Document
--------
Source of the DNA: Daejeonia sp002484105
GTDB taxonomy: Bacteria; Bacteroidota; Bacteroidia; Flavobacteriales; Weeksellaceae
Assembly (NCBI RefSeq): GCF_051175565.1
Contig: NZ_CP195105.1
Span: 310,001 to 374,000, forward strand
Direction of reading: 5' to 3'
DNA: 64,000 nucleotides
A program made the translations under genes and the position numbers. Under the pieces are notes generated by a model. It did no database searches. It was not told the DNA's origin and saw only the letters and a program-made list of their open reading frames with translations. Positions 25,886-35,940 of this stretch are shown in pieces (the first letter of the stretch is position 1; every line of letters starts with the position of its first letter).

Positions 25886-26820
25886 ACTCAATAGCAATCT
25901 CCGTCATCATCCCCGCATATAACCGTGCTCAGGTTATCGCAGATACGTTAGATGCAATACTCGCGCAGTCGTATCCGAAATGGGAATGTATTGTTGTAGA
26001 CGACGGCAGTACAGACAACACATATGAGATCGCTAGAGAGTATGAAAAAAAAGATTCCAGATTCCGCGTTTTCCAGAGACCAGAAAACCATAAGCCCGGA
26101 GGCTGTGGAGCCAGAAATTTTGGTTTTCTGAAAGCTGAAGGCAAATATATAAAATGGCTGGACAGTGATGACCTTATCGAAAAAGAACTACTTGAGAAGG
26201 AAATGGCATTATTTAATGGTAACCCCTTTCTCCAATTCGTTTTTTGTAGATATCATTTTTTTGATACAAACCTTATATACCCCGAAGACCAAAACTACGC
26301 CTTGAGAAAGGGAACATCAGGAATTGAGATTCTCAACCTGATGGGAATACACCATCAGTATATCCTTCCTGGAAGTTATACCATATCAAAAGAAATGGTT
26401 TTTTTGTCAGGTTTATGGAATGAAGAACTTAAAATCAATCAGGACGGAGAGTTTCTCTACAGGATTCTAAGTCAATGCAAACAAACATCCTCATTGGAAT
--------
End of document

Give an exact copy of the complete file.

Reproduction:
Source of the DNA: Daejeonia sp002484105
GTDB taxonomy: Bacteria; Bacteroidota; Bacteroidia; Flavobacteriales; Weeksellaceae
Assembly (NCBI RefSeq): GCF_051175565.1
Contig: NZ_CP195105.1
Span: 310,001 to 374,000, forward strand
Direction of reading: 5' to 3'
DNA: 64,000 nucleotides
A program made the translations under genes and the position numbers. Under the pieces are notes generated by a model. It did no database searches. It was not told the DNA's origin and saw only the letters and a program-made list of their open reading frames with translations. Positions 25,886-35,940 of this stretch are shown in pieces (the first letter of the stretch is position 1; every line of letters starts with the position of its first letter).

Positions 25886-26820
25886 ACTCAATAGCAATCT
25901 CCGTCATCATCCCCGCATATAACCGTGCTCAGGTTATCGCAGATACGTTAGATGCAATACTCGCGCAGTCGTATCCGAAATGGGAATGTATTGTTGTAGA
26001 CGACGGCAGTACAGACAACACATATGAGATCGCTAGAGAGTATGAAAAAAAAGATTCCAGATTCCGCGTTTTCCAGAGACCAGAAAACCATAAGCCCGGA
26101 GGCTGTGGAGCCAGAAATTTTGGTTTTCTGAAAGCTGAAGGCAAATATATAAAATGGCTGGACAGTGATGACCTTATCGAAAAAGAACTACTTGAGAAGG
26201 AAATGGCATTATTTAATGGTAACCCCTTTCTCCAATTCGTTTTTTGTAGATATCATTTTTTTGATACAAACCTTATATACCCCGAAGACCAAAACTACGC
26301 CTTGAGAAAGGGAACATCAGGAATTGAGATTCTCAACCTGATGGGAATACACCATCAGTATATCCTTCCTGGAAGTTATACCATATCAAAAGAAATGGTT
26401 TTTTTGTCAGGTTTATGGAATGAAGAACTTAAAATCAATCAGGACGGAGAGTTTCTCTACAGGATTCTAAGTCAATGCAAACAAACATCCTCATTGGAAT